The carpal tunnel syndrome (CTS) is a condition where the median nerve is compressed in the carpal tunnel. The carpal tunnel is a narrow and rigid passage of bones and ligament, located at the base of the hand. When the median nerve becomes pinched or impinged, it will cause pain, tingling, weakness and numbness in the part of the hand that receives signals from it (mostly hand and fingers, but it might radiate into the forearm). The reason why a median nerve becomes compressed is the swelling of the tendons or the nerve in the wrist.
History of Carpal Tunnel Syndrome
The incidents of carpal tunnel syndrome appeared in the surgical literature during the mid 19th century, with the first compression of the median nerve being mentioned in 1854 by Sir James Paget. The term “carpal tunnel syndrome” was first used in the year 1939 and its incidence started being more commonplace after World War II. The pathology was identified by Dr. George S. Phalen after working with patients in the 1950s and 1960s.
The symptoms start gradually, and include the following:
- Frequent tingling, burning or itching numbness of the palm and the fingers (especially thumb, index and middle finger)
- Symptoms often appear during the night first, and may affect one or both hands
- Decreased grip strength
- Difficulty to form a fist or grasp small objects
- Muscle dystrophy in severe and/or untreated cases
Causes of carpal tunnel syndrome
There is no single cause that triggers carpal tunnel syndrome; it is most often triggered by a combination of factors that increase the pressure on the tendons of the carpal tunnel and the median nerve. The most common causes include:
- A congenital disposition – individuals who have a smaller carpal tunnel are more susceptible to the condition.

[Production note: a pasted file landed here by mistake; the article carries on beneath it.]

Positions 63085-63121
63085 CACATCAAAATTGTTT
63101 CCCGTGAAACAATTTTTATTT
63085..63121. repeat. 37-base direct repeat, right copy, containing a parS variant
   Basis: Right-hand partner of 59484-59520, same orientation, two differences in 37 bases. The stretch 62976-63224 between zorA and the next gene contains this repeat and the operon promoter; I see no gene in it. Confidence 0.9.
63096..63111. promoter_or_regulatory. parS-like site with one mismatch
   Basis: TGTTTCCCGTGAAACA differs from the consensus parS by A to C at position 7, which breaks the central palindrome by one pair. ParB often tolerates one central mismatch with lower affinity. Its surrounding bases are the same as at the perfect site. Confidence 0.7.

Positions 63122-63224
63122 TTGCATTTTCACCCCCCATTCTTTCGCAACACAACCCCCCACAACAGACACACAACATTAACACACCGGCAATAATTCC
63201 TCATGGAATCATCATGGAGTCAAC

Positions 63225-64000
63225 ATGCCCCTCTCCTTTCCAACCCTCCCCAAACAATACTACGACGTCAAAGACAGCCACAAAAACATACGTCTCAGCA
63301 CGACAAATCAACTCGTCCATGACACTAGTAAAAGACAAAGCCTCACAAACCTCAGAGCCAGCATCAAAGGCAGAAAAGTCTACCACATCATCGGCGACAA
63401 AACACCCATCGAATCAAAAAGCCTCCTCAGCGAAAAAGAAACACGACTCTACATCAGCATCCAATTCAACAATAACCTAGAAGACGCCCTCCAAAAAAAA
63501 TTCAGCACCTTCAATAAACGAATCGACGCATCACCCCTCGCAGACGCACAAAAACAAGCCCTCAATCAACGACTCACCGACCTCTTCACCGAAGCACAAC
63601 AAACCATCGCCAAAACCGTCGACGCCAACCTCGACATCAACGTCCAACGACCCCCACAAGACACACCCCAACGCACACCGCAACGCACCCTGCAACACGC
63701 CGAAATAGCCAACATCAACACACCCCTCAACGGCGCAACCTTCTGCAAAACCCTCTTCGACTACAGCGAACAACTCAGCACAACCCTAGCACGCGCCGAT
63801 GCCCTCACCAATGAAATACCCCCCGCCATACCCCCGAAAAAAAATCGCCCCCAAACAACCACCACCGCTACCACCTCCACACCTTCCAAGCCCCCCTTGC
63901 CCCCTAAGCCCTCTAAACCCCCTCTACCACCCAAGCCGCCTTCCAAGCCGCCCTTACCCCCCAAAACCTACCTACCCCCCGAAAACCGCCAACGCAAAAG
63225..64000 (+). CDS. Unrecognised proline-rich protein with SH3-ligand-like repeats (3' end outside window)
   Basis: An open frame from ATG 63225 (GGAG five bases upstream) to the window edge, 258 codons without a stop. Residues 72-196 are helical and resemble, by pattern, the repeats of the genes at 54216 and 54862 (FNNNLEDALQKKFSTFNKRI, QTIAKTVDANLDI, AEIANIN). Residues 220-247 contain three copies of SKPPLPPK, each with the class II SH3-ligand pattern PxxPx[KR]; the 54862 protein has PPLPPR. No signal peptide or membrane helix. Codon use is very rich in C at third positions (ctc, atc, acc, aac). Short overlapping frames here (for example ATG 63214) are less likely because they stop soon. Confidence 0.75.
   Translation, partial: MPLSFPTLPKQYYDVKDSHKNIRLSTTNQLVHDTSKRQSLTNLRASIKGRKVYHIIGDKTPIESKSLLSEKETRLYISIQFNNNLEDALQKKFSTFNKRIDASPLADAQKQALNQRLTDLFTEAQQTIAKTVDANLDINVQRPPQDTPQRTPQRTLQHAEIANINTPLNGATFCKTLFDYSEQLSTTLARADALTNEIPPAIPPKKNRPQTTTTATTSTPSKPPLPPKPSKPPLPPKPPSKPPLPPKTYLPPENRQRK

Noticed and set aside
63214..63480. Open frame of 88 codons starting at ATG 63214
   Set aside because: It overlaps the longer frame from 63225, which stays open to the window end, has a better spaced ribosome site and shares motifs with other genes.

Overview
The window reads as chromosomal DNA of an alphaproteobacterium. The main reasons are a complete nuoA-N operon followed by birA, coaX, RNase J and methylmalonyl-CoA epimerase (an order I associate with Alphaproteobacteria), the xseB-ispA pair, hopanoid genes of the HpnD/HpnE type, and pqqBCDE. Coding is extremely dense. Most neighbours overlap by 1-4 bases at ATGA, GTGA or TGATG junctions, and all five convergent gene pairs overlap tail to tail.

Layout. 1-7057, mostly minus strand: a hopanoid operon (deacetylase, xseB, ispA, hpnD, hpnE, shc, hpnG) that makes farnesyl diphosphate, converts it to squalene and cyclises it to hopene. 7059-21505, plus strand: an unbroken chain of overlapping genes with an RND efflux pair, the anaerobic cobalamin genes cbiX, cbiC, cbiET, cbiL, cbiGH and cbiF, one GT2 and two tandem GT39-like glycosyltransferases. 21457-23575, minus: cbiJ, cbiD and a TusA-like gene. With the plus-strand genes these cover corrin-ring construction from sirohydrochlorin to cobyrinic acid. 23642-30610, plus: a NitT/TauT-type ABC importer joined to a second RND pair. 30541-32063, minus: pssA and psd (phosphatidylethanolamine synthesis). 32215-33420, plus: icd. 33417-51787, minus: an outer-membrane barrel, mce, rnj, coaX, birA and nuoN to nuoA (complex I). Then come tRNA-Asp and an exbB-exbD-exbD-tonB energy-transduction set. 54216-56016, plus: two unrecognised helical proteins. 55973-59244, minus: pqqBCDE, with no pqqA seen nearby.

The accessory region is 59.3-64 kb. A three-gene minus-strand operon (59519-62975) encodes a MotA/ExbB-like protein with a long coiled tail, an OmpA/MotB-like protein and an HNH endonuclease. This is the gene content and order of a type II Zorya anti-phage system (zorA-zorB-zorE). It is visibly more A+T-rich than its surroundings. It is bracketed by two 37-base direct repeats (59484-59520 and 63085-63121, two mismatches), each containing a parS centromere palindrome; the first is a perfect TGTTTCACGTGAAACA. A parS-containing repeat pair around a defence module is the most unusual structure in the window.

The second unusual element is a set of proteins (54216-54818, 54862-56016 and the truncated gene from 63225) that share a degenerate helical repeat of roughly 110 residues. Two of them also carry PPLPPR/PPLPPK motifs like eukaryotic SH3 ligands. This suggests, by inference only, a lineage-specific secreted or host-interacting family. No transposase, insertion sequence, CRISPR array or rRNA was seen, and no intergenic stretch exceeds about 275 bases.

- Trauma and injury to the wrist that cause swelling, such as a sprain or a fracture
- Work stress – repeated use of vibrating hand tools
- Fluid retention – during pregnancy or menopause
- Development of a cyst/tumour in the canal
- Rheumatoid arthritis
Carpal tunnel syndrome might resolve on its own without utilizing any treatment, but most of times, this isn’t the case. Treatment should begin as early as possible, under a constant doctor’s supervision. Initial treatment involves resting and avoiding activities that worsen the symptoms. Further damage is avoided by immobilization, and inflammation is treated with cold packs,
Various drugs can ease the pain and swelling. Nonsteroidal anti-inflammatory drugs (NSAIDs) are often used as pain relievers, and diuretics can reduce swelling. Corticosteroid injections are administered directly to the wrist and provide immediate (but temporary) relief to individuals who display mild or intermittent symptoms. Exercise and stretching has beneficial effects, but it should be done under the supervision of a physical therapist. Acupuncture and chiropractic care have been beneficial in some cases, but their effectiveness varies from person to person.
Should the symptoms last for more than six months, a surgery may be the only choice left. To reduce the pressure on the median nerve, a band of tissue around the wrist is severed. The surgery is done under local anaesthesia. The symptoms often disappear immediately after surgery, but full recovery might take months.